Olympus E-300 Evolt dSLR or high-end point and shoot?

Discussion in 'Buying Tips, Advice and Discussion (archive)' started by sigamy, Aug 29, 2005.

  1. sigamy macrumors 65816

    Joined:
    Mar 7, 2003
    Location:
    NJ USA
    #1
    I'm looking to upgrade my wife's digicam. She currently has a 3.3PM Olympus C-3000 Zoom. We've had this camera since Dec 2001 and it has served us well but for the last year my wife has been complaining about the shutter lag. She takes tons of shots of the kids and she misses many good shots because the camera is just too slow.

    A friend just got the Olympus E-300 Evolt digital SLR and he really likes it. I've read good reviews on this cam, but many say the Canon or Nikon are better. We don't have 35mm lenes so the Olympus is ok for us. The Canon and Nikon are out of my price range and probably overkill for what I need.

    The other issue is that we usually stick in auto mode. Niether me or my wife know all the in's and out's of photograhy. So I'm thinking a high-end all-in-one cam would be better for us. It would be cheaper, smaller and should give us better shutter lag than our 4 year old camera, right?

    My wife wants the "pro look" of an SLR but I know she doesn't have the time to really learn photography. And I hate it when people have an expensive gadget or tool that they don't use fully (like my nieghbors with G5s who don't know how to attach a file in email!).

    So, if the main goal is little to no shutter lag and excellent quality photos can I get that from a high-end point and shoot like the Olympus 7070 or Canon S2 IS? Or should we move on up to dSLR now and learn over the next year or so?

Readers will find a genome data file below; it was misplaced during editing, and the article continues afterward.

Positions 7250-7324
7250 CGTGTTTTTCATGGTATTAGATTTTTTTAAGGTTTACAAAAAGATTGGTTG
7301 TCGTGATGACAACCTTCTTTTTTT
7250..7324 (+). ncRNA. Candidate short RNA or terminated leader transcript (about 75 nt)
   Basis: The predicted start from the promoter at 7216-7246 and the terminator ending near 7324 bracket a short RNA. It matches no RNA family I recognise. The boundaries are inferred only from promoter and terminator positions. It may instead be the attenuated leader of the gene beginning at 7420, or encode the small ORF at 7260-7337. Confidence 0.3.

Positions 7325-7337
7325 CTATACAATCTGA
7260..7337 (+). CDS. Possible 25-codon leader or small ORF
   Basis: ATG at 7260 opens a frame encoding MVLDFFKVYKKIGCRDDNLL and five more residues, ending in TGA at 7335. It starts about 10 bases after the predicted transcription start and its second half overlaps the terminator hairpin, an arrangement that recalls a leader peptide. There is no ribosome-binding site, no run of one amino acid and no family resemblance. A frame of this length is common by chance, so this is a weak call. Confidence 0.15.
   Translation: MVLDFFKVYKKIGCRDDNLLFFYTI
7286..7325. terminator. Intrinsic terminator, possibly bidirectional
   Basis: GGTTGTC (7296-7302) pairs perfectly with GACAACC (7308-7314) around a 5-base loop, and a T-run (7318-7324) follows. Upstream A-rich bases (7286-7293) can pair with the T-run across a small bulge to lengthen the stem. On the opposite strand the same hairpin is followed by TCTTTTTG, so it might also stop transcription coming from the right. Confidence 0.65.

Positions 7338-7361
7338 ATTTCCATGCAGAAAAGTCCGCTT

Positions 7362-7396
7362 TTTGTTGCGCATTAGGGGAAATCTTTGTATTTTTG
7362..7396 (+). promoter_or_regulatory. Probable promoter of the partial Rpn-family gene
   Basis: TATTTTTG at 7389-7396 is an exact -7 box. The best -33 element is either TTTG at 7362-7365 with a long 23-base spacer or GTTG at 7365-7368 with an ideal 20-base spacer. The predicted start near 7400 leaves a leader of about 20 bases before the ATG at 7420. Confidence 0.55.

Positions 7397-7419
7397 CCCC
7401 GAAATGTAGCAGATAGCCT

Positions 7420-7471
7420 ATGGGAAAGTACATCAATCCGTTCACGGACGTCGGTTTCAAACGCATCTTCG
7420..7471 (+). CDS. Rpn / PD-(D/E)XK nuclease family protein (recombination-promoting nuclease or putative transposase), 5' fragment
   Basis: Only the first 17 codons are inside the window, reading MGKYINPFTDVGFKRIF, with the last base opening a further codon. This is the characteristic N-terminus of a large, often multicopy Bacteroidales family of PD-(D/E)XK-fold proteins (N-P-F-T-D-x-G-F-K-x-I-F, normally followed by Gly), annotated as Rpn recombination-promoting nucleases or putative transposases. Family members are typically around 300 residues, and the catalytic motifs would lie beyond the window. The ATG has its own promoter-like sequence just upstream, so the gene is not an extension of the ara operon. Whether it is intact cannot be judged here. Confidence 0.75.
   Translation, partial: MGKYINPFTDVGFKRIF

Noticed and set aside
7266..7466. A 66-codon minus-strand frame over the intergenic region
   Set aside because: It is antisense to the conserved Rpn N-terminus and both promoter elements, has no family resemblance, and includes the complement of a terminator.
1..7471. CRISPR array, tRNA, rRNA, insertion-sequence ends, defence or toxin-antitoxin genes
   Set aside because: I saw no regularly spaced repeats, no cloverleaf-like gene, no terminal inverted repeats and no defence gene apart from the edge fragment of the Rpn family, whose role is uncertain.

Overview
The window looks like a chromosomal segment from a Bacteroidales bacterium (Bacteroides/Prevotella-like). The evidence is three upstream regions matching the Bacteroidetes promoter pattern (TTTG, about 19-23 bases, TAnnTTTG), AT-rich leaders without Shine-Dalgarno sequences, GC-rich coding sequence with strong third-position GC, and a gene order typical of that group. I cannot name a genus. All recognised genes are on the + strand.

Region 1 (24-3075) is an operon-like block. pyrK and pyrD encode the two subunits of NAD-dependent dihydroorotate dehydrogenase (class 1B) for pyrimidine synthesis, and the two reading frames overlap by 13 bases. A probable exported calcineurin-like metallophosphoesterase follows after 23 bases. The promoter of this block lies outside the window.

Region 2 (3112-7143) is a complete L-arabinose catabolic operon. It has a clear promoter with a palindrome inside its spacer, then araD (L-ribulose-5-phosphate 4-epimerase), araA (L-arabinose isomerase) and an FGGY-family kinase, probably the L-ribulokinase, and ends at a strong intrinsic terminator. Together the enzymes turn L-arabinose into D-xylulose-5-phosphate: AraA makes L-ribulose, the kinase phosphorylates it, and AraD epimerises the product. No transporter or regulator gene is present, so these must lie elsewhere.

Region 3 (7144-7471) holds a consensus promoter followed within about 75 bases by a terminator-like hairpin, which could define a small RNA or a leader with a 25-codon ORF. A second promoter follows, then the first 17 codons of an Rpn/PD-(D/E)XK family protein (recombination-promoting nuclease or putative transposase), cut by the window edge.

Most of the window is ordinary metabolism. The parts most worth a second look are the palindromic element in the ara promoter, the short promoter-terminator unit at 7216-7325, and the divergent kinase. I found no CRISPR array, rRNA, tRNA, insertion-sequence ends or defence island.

2. kbonnel macrumors 6502

    Joined:
    Mar 1, 2004
    Location:
    In a nice place..
    #2
    I would look at a DSLR-like camera. Such as the Fuji 9500, Canon S2, etc. You will get the "looks" as well as a really good camera. DSLRs are great, if you plan on using them too their full advantage. Many times you will need multiple lenses to cover your required focal range ( I have 4 lenses for my Canon, and am looking at 1 more for increased telephoto range ). Also, if you don't like to use the view-finder then stay away from DSLR's. You can't use the LCD screen to setup your shoot, only to review it. If you decide to go with a DSLR, make sure the one you pick has acceptable lenses too meet your needs. If it doesn't, keep looking.

    I would check out dpreview.com for good reviews and to finalize your list.

    Kimo
     
  3. wordmunger macrumors 603

    wordmunger

    Joined:
    Sep 3, 2003
    Location:
    North Carolina
    #3
    I'd say for her needs there's no reason to get a high-end camera. Heck, I have the 3030 and I have a hard time even justifying getting a new camera. However, the shutter lag and general slowness are compelling arguments. Just upgrading to a new point and shoot -- the 7070, or even the 5500, which I'm constantly talking myself out of -- should serve her just fine.
     

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